of the material had been removed. It seemed that some great disappointment threatened them at the moment of their happiness. They hurried on in silent foreboding to the castle, but there the mystery was explained.

"I told you not to tempt me too far," said Andrew. "See! I have concluded to build an addition to the castle and let you civilize me. We will live together and I will reform. This lonely life is not healthy, and now that I have children, why should I not let them live here with me?"

Julia looked happy. I have no authentic information in regard to the exact words which she made use of to express her joy, but from what is known of girls of her age in general, it is safe to infer that she exclaimed, "Oh! I'm so glad!"

While Andrew stood there smiling, with Julia near him, August having gone to the assistance of the carpenters in a matter demanding a little more ingenuity than they possessed, Jonas came up and drew the Philosopher aside. Julia could not hear what was said, but she saw Andrew's brow contract.

"I'll shoot as sure as they come!" he said with passion. "I won't have my niece or August insulted in my house by a parcel of vagabonds."

"O Uncle Andrew! is it a shiveree?" asked Julia.

"Yes."

"Well, don't shoot. It'll be so funny to have a shiveree."

"But it is an insult to you and to August and to me. This is meant especially to be an expression of their feeling toward August as a German, though really their envy of his good fortune has much to do with it. It is a second edition of the riot of last spring, in which Gottlieb came so near to being killed. Now, I mean to do my country service by leaving one or two less of them alive if they come here to-night." For Andrew was full of that destructive energy so characteristic of the Western and Southern people.

"Oh! no, don't shoot. Can't you think of some other way?" pleaded Julia.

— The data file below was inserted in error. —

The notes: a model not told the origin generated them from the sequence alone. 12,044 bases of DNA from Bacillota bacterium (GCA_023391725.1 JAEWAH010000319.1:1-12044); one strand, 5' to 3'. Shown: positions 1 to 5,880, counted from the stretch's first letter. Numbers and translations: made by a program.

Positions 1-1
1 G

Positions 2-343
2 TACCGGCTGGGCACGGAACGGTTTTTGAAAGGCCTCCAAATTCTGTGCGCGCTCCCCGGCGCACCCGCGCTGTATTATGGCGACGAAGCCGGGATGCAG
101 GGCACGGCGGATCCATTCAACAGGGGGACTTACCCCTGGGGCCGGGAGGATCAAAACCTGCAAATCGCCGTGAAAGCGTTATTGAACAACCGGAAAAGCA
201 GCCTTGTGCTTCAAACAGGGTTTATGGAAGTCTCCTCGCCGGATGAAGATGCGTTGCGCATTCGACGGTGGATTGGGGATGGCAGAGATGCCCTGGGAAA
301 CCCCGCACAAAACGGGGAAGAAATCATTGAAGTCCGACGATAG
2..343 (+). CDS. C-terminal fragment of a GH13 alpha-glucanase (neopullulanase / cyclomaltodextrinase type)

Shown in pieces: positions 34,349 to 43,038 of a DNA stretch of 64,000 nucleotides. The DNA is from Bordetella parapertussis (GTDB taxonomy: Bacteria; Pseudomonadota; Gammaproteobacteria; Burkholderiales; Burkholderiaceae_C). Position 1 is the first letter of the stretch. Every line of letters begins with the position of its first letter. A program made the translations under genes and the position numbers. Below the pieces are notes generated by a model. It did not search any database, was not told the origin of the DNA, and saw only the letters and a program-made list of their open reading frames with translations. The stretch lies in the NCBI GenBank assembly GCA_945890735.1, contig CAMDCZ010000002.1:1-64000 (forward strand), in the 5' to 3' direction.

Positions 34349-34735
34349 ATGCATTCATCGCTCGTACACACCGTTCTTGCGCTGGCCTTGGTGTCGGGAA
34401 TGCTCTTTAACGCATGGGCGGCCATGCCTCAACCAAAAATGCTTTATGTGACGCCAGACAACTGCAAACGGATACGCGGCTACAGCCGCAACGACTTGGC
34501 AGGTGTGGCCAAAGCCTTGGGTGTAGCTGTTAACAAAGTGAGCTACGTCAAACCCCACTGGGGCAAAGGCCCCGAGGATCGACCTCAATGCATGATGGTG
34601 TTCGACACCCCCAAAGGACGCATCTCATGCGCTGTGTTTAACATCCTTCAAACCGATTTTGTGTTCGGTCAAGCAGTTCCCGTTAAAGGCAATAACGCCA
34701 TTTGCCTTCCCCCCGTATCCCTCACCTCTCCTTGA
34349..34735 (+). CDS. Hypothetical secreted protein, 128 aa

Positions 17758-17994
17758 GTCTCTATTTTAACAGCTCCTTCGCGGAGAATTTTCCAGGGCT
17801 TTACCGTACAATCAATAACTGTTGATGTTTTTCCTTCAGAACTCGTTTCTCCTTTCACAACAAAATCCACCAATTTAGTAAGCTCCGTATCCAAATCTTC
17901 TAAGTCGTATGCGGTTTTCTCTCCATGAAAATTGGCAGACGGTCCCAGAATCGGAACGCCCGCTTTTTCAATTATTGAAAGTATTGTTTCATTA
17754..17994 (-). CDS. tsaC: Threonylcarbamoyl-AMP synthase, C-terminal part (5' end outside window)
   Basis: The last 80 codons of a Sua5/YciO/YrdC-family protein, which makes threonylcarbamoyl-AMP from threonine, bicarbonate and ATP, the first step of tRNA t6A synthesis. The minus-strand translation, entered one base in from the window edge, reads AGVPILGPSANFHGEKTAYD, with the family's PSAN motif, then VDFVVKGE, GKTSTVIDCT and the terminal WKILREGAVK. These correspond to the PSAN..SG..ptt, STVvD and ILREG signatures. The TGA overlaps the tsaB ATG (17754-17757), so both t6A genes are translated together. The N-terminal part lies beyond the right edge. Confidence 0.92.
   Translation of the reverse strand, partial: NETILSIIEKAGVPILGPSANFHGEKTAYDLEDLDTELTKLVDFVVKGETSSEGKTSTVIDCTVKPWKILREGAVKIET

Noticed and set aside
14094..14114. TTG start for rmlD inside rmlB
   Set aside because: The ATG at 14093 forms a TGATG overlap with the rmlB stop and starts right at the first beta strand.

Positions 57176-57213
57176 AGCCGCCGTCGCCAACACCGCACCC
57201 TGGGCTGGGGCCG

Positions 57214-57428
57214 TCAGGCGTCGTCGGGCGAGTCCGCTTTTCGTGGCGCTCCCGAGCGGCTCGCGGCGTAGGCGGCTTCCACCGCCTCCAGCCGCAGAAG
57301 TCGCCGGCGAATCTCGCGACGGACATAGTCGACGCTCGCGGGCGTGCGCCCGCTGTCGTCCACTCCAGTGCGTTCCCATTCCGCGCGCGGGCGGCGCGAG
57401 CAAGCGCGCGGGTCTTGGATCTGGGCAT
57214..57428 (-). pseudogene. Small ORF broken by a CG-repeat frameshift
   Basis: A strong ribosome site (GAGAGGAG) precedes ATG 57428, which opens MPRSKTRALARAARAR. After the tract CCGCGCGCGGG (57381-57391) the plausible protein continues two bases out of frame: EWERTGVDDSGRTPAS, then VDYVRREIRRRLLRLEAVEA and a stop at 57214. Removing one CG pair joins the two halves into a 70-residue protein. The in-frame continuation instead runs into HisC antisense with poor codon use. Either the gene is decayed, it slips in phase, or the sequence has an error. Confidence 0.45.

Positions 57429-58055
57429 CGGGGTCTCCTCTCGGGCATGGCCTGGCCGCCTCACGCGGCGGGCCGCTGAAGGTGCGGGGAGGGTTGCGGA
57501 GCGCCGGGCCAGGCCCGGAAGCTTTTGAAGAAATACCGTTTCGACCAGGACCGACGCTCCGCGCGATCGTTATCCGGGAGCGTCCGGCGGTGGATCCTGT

"Well, yes, I could get the sheriff to come and bag a few of them."

"And that will make trouble for many years. Let me see. Can't we do this?" And Julia rapidly unfolded to Andrew and Jonas her plan of operations against the enemy.

"Number one!" said Jonas. "They'll fall into that air amby-scade as sure as shootin'. That plan is military and Christian and civilized and human and angelical and tancy-crumptious. It ort to meet the 'proval of the American Fish-hawk with all his pinions and talents. I'll help to execute it, and beat the rascals or lay my bones a-bleachin' on the desert sands of Shady Holler."

"Well," said Andrew to Julia, "I knew, if I took you under my roof, you'd make a Christian of me in spite of myself. And I am a sort of savage, that's a fact."

Jonas hurried home and sent Cynthy over to the castle, and there was much work going on that afternoon. Andrew said that the castle was being made ready for its first siege. As night came on, Julia was in a perfect glee. Reddened by standing over the stove, with sleeves above her elbows and her black hair falling down upon her shoulders, she was such a picture that August stopped and stood in the door a minute to look at her as he came in to supper.

"Why, Jule, how glorious you look!" he said. "I've a great mind to fall in love with you, mein Liebchen!"

"And I have fallen in love with you, C?sar Augustus!" And well she might, for surely, as he stood in the door with his well-knit frame, his fine German forehead, his pure, refined mouth, and his clear, honest, amiable blue eyes, he was a man to fall in love with.